A custom CloudFormation resource example for CodeDeploy

Table of Contents

CloudFormation is the AWS product for Infrastructure as Code. It allows you to provision AWS resources through a template that describes how to configure that resource. Unfortunately, CloudFormation will sometimes be behind on new features released by AWS. Where the AWS console and API will allow you to deploy resources with a certain configuration, in CloudFormation specific settings might simply not yet be available. If its your goal to deploy your AWS environment completely through Infrastructure as Code, this will block you from doing that. Luckily, through custom resources, CloudFormation allows you to extend the templating language and still give you the option to provision resources entirely through CloudFormation.

CloudFormation custom resources are basically wrappers that point towards a Lambda function. The custom resource references a Lambda function that receives a set of properties you define in the CloudFormation template. The Lambda function can then do whatever you want, though most common is the use an AWS SDK to make changes to your resources that are not yet available in CloudFormation.

Recently I was looking for some concrete CloudFormation custom resource examples and I noticed these are rather scarce. Therefore, in this blog post, I present a concrete example for a CloudFormation custom resource. We are going to add some extra functionality for CodeDeploy. Let’s get started!


At the time of writing, a recently released feature for CodeDeploy is not yet available through CloudFormation. With this feature, you can specify a classic load balancer from which CodeDeploy will remove an EC2 instance during the deployment. First, the load balancer will not accept new traffic to that instance. Then, after a specified amount of time, the instance will be completely removed from the load balancer. Finally, the instance is updated after which CodeDeploy will put the instance back in the load balancer.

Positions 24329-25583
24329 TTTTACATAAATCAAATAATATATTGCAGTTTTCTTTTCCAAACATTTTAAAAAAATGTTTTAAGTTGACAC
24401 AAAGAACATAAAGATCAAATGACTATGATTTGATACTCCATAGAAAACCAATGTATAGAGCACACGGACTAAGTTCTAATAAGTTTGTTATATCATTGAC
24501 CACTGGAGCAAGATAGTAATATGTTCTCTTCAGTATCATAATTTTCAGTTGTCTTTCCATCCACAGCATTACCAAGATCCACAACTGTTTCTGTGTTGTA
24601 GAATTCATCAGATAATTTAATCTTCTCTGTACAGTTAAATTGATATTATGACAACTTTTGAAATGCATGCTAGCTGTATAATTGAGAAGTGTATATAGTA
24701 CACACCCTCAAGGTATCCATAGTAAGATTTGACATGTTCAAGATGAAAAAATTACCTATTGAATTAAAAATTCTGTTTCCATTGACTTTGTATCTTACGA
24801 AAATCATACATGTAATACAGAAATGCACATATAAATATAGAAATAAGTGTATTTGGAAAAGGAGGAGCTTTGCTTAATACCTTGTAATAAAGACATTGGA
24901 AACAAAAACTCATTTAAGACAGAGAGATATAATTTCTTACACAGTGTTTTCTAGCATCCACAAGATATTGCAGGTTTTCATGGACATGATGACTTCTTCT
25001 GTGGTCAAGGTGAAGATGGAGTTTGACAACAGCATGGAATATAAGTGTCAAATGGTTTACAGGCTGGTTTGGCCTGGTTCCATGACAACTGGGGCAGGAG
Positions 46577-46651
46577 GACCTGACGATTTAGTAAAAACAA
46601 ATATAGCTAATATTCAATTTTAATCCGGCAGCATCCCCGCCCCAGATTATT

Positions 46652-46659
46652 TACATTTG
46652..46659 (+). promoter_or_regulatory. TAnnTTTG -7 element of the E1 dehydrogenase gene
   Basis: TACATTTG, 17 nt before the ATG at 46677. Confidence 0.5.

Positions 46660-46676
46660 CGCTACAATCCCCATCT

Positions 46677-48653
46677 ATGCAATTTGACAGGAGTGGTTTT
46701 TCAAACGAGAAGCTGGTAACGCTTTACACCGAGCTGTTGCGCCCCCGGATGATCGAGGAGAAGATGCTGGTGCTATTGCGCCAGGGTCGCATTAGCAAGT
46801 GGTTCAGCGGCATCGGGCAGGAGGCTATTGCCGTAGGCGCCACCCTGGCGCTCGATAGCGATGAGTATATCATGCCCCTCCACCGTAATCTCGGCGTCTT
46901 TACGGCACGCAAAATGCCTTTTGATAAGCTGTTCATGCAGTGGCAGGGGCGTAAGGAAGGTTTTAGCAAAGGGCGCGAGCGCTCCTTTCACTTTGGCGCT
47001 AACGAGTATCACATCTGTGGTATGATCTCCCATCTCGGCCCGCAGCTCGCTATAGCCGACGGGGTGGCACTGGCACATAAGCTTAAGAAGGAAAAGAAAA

Even more recently (last week), AWS announced support for the application load balancer. The concepts explained in this blog post will work for the application load balancer as well. Instead of a load balancer, you specify a target group to which to connect CodeDeploy to. Or, you can extend the function to allow either a classic load balancer reference or a target group, and setup the CodeDeploy configuration based on which property the user defined in CloudFormation.

The CloudFormation DeploymentGroup resource does not support a property for specifying this load balancer (again: at the time of writing! Let’s hope this is added soon). With the AWS Javascript SDK, this is already possible. Therefore, we can create a Lambda function that handles this logic for us.

We are going to spin up a CloudFormation stack that contains all the resources necessary to setup a CodeDeploy deployment group. It will also create the Lambda function that is executed through the custom resource and associate a load balancer with CodeDeploy using this custom resource.

The CloudFormation Stack